These experiences, soon to become memories, made losing him to suicide a “death like no other.”

“Losing someone to suicide is essentially, a soul-crushing surprise,” Maynard said. “You’re not only grieving an unexpected death, but you have a lot of confusion and loss behind the reasons behind it.”

Not only a particularly painful experience, but a common one, suicide is the third leading cause of death in Texas for ages 15-24, according to the Texas Department of State Health Services.

“The numbers and the prevalence of suicide have grown, especially here in northeast Texas,” School Counselor Dana McAdoo said. “Because it’s not talked about and because we don’t glamorize it, a lot of people are unaware of the numbers. They’re unaware of how many people do take their life.” 

In the last six months of 2019, the Suicide Resource Center reported 68,678 callers to the prevention hotline in Texas. At Texas High, McAdoo said they planned to promote awareness on TigerVision and provide a virtual presentation of a parental suicide prevention workshop.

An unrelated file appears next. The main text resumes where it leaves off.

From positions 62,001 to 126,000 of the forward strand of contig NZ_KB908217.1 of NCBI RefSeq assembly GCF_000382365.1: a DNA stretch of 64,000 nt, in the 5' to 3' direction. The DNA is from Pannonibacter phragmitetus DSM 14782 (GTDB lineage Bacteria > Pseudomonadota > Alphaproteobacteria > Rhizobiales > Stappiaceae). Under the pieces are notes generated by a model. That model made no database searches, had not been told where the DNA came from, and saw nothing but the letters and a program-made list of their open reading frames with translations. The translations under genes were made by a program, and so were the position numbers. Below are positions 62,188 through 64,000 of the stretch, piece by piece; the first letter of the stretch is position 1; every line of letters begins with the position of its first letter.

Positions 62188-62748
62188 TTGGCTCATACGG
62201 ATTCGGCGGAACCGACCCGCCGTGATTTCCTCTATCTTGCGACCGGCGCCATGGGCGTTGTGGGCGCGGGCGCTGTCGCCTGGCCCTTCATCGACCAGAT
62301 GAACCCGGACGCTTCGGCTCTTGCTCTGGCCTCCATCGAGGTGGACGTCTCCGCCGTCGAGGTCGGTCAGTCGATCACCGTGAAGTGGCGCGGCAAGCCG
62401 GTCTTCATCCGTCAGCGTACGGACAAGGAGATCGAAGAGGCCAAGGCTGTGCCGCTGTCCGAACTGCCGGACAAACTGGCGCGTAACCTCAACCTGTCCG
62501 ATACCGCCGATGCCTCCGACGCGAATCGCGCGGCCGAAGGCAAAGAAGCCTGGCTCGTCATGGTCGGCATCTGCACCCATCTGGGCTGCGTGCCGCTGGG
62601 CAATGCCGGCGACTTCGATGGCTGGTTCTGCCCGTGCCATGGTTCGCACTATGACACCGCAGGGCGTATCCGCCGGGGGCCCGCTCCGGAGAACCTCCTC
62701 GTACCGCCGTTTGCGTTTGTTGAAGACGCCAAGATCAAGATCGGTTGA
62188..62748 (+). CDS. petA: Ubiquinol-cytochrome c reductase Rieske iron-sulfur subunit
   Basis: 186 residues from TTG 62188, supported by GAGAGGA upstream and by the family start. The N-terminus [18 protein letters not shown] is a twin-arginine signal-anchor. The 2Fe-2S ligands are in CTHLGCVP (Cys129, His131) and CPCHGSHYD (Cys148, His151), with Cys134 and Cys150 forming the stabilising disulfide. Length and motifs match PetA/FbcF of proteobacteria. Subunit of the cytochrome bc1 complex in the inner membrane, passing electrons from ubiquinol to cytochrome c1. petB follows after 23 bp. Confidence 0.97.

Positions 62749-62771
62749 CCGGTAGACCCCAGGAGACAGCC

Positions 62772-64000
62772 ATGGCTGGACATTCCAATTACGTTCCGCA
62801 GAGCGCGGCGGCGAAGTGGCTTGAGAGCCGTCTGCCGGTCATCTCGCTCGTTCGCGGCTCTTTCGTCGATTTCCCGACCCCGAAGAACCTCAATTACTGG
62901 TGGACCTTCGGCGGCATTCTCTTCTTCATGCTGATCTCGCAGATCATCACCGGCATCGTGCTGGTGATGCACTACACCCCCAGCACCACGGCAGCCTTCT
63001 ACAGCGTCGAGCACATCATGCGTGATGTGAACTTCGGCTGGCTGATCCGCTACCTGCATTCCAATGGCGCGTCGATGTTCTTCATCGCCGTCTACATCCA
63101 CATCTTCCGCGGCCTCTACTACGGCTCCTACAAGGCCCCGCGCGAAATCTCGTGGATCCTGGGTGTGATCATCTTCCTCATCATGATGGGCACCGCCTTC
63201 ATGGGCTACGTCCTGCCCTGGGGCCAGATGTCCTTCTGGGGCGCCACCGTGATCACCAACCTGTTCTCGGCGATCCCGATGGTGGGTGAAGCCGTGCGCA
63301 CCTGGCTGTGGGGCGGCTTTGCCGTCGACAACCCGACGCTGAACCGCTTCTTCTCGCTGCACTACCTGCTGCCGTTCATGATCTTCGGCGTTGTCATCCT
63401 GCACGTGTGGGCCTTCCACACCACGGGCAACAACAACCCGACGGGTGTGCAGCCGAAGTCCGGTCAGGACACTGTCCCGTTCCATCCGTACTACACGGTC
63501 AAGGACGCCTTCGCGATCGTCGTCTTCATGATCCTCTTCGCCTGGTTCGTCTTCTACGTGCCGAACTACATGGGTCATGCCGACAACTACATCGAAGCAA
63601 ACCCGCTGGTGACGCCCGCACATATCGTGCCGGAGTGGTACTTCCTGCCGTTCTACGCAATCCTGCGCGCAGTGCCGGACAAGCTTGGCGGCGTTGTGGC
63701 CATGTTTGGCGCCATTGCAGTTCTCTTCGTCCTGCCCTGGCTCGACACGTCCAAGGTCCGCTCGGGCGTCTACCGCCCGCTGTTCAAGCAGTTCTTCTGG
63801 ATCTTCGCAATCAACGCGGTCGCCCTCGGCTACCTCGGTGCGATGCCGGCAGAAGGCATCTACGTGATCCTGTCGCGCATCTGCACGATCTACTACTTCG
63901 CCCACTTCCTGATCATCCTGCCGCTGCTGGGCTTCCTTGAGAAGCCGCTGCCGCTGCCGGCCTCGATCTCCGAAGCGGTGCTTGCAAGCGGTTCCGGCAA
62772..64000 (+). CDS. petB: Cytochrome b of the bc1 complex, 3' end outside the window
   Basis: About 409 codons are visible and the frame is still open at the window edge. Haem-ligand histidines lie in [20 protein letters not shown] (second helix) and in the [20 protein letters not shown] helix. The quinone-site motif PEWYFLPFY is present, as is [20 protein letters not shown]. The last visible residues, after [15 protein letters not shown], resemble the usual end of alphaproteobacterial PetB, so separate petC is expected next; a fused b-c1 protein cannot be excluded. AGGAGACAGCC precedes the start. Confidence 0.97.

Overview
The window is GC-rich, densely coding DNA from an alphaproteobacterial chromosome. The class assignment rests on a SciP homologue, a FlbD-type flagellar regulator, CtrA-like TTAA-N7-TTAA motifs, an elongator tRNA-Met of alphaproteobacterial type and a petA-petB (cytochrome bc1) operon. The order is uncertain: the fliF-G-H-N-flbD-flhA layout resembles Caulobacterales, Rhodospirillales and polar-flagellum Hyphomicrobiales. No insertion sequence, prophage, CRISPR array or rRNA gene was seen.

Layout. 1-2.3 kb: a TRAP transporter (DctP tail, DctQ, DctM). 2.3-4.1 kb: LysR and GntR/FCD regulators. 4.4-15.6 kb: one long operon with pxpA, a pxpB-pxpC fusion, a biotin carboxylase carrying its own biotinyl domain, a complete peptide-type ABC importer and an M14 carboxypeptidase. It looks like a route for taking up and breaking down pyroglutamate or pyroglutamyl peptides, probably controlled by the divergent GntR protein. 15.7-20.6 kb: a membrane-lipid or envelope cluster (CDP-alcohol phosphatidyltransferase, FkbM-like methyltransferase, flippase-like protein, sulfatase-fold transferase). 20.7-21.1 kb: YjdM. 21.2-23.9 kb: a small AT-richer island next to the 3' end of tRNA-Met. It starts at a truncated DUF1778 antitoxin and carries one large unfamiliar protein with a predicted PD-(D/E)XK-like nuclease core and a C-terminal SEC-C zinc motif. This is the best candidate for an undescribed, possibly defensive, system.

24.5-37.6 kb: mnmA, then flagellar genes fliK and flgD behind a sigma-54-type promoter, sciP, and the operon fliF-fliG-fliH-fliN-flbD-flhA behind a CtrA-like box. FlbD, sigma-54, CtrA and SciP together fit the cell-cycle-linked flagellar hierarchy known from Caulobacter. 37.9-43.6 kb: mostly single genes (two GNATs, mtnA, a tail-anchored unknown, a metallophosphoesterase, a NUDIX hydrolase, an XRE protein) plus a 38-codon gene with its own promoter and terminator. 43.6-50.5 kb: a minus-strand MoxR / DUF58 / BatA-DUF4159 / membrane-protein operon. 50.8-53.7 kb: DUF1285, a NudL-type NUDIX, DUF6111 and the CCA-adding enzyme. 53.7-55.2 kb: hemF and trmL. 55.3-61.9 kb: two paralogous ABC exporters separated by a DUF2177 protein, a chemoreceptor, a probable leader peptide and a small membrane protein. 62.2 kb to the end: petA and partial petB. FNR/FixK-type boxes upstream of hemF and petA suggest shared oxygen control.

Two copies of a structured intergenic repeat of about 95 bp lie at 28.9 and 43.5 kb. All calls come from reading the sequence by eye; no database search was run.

“We do suicide prevention because if we talk about it, if we face mental health problems, and if we let everybody know as much as we can, maybe they will feel more comfortable reaching out,” McAdoo said. “The biggest thing in our society today is sometimes teens don’t reach out, and they think that they can do it all on their own.” 

So if teens won’t reach out on their own, what can be done? Well, according to Maynard, starting the conversation about suicide can be what changes someone’s life.

“When you have someone who gets to that point in their life where they’re contemplating [suicide], it seems like nothing’s ever going to get better,” Maynard said. “If someone came to me who was contemplating suicide, and was like, ‘I don’t feel like anything’s gonna get better,’ [I would say,] ‘If you commit suicide, you will never find out if it gets better.’”

While suicide may seem like the only answer, Maynard said, “nobody wins.”